Vote check-in glitch declared to be fixed

State is skeptical of e-poll books

other problems linger

Maryland Votes 2006 -- 42 Days Until Nov. 7

September 26, 2006|By Melissa Harris | Melissa Harris,Sun reporter

Diebold Election Systems Inc. said yesterday that it has solved a design flaw that caused the state's electronic check-in computers to crash repeatedly during this month's primary, overwhelming poll workers and leading to long waits at precincts.

But after watching a demonstration of a corrected e-poll book, state elections administrator Linda H. Lamone said she would not be convinced that the equipment was ready to use in the Nov. 7 general election until it passed a daylong test scheduled for next Tuesday.

The company still has "a big task" ahead, she said.

Fixes to the e-poll books are one of several steps officials are taking to try to avoid a repeat of the errors that disrupted this month's primary election.

Human and electronic problems caused polling places to open late and forced many voters to use paper provisional ballots instead of casting votes on touch-screen machines. The outcome of some races remained unknown for more than a week.

In Baltimore, poll judges arrived late, and some never showed at all. To help enlist more workers, Gov. Robert L. Ehrlich Jr. has asked the state's 70,000-plus work force in a letter to "consider volunteering as election judges" during the state Election Day holiday.

If they do, the governor has offered employees eight hours of administrative leave in addition to the holiday pay -the equivalent of another day off. If 2,000 workers take the offer, the cost of their salaries and benefits for a day would be about $588,000, state budget figures show.

Ehrlich and previous governors have used their authority to grant time off in the past, such as when the Christmas holiday falls on a Thursday and the chief executive grants Friday as a paid vacation day.

With close races for governor and U.S. Senate developing this year, political charges and counter-charges have surrounded the voting problems.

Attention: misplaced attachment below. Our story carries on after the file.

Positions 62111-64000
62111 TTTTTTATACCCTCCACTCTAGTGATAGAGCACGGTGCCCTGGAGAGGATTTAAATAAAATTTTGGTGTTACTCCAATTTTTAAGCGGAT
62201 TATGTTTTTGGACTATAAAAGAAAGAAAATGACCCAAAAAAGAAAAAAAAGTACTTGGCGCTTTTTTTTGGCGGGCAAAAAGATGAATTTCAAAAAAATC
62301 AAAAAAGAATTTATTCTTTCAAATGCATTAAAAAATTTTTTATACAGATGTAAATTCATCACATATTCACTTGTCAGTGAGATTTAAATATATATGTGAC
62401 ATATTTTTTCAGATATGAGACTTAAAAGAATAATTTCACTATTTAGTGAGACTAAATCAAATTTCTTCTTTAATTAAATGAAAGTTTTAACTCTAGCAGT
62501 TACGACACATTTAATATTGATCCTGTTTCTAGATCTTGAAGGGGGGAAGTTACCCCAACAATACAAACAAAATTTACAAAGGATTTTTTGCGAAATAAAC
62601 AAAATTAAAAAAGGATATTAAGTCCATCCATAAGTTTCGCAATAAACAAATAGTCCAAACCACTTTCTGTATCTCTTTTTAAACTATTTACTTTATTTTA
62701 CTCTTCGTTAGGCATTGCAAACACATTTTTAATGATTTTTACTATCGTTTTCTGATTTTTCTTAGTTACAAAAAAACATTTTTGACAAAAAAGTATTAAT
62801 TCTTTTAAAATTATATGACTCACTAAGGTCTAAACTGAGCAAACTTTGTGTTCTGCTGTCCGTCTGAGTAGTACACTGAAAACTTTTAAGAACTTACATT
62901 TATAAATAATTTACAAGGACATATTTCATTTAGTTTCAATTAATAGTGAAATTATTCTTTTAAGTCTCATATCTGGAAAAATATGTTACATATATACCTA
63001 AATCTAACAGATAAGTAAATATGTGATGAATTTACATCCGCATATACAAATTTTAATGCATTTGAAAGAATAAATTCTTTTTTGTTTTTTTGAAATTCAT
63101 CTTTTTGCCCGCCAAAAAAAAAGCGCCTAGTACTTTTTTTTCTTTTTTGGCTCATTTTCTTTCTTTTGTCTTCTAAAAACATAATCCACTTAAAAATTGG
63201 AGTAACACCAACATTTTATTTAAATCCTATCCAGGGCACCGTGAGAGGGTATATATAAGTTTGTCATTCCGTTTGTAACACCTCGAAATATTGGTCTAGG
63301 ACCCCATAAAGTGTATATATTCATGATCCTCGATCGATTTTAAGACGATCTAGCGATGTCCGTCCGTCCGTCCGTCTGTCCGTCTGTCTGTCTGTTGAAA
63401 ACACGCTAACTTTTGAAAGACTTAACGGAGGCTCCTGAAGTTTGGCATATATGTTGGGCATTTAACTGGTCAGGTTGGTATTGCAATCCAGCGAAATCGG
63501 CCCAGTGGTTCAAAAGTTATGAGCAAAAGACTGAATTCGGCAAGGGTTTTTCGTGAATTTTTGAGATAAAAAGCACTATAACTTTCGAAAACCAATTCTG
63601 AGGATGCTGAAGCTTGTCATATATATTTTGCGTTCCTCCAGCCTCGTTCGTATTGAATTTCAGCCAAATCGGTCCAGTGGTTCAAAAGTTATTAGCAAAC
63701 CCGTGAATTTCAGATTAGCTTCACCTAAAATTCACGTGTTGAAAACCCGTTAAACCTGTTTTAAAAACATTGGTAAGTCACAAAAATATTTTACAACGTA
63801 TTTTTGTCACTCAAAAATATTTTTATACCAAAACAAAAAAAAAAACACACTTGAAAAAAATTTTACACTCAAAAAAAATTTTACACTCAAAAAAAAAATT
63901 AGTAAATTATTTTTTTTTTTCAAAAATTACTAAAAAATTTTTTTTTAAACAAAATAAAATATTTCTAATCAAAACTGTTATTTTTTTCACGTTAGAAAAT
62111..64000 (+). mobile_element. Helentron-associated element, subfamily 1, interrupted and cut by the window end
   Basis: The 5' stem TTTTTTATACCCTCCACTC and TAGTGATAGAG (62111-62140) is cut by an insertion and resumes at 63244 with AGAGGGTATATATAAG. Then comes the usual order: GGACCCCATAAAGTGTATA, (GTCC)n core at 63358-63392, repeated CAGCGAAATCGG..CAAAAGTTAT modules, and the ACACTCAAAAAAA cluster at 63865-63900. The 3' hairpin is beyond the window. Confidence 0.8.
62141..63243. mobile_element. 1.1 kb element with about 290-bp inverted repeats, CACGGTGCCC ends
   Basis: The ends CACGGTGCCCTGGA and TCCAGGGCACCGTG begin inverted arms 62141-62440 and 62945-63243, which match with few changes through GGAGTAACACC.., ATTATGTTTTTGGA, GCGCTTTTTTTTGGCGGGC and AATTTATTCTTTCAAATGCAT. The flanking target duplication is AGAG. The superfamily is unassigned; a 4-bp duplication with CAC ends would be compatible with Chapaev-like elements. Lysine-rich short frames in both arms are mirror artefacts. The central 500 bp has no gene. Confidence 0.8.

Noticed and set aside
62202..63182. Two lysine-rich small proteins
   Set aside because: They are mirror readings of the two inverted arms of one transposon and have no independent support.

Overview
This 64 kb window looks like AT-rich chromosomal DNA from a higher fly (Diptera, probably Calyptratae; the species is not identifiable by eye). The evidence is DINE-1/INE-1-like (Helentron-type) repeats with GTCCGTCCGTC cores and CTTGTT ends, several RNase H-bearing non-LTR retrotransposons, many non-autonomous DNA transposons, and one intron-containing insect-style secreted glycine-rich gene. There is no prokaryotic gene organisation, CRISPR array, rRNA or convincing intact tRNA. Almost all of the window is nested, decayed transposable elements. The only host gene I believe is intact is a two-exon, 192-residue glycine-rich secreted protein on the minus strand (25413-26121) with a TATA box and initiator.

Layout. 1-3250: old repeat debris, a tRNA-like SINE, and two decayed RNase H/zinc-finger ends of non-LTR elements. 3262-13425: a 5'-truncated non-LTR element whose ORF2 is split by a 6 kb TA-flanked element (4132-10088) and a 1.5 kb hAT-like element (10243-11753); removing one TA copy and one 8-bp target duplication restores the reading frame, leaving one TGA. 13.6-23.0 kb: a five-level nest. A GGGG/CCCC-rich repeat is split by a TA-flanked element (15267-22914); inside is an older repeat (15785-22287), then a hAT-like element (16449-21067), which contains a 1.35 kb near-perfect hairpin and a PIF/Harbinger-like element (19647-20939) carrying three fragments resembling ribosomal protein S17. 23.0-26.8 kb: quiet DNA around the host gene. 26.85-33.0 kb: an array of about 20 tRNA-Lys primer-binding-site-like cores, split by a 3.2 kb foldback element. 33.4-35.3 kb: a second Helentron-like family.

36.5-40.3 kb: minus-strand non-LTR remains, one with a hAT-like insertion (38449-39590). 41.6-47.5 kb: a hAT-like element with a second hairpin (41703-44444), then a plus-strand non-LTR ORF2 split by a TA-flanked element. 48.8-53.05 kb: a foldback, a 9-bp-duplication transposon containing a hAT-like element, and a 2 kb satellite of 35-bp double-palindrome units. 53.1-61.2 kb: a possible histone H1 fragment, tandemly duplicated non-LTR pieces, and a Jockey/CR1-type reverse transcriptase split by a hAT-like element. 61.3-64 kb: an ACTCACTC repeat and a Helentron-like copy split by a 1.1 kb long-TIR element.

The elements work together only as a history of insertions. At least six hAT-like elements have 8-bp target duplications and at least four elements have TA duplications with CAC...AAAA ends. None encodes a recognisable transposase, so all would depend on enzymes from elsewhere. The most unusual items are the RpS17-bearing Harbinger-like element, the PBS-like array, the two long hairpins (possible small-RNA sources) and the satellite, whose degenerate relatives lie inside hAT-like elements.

Baltimore Mayor Martin O'Malley, the Democratic nominee for governor, asked Ehrlich yesterday to join him in signing a draft letter calling on city Republicans to serve as election judges.

State law requires polling places to be staffed with an equal number of Republicans and Democrats, a mandate that is difficult to achieve in Baltimore, where the GOP is outnumbered 9-to-1.

Henry Fawell, a spokesman for Ehrlich, said the governor would not sign the letter.

"The governor has already called on more than 70,000 state employees to volunteer and instructed the State Board of Elections to identify judges in Baltimore," Fawell said. "We've also been told that Baltimore needs 700 new judges, 400 Republican and 300 Democrat.

"We need to be casting a wide net, not just calling on Republicans, and the governor has already done that."

Ehrlich has raised serious doubts about the reliability of Maryland's electronic voting system.

The governor endorsed the purchase of Diebold touch-screen machines in 2003. But since then, he said, Democratic-backed election proposals such as early voting have undermined the integrity of the system.

The state's $18 million electronic check-in books were purchased to facilitate early voting, which the state's highest court recently ruled was unconstitutional. The units replace traditional paper logs containing voter information, and in theory allow all elections officials to know when a voter signs in. State officials have already said that paper back-ups to e-poll books will be available in all precincts in November.

Yesterday, the governor repeated his suggestion that voters should use absentee ballots if they are uncomfortable with Diebold touch-screen technology.

"When in doubt, when there's a question, there's another option out there that's reliable," he said, referring to absentee balloting. "It may be low-tech, but it's reliable, and people need to take advantage of it."

Local election workers have said that widespread use of absentee ballots could paralyze local election operations and delay results.

Ehrlich also acknowledged that the problems with the e-poll books that arose during the primary have nothing to do with the voting machines themselves or with their accuracy. A repeat of the e-poll book problems would cause long lines and inconvenience for voters, not an unreliable result, he said.

Despite its announcement, Diebold has yet to solve two less-widespread problems that disrupted the machines. And it must also install all of the fixes on 5,500 e-poll books.

At the state elections office yesterday, Diebold summoned reporters and re-created the e-poll book failure, which occurred after 40 to 50 voters had been logged into the machine. A box on the lower left-hand corner of the screen turned red, a "serious error" message popped up on the center of the screen and the machine abruptly turned off.

The employees then ran more than 100 voters through an upgraded unit without incident.

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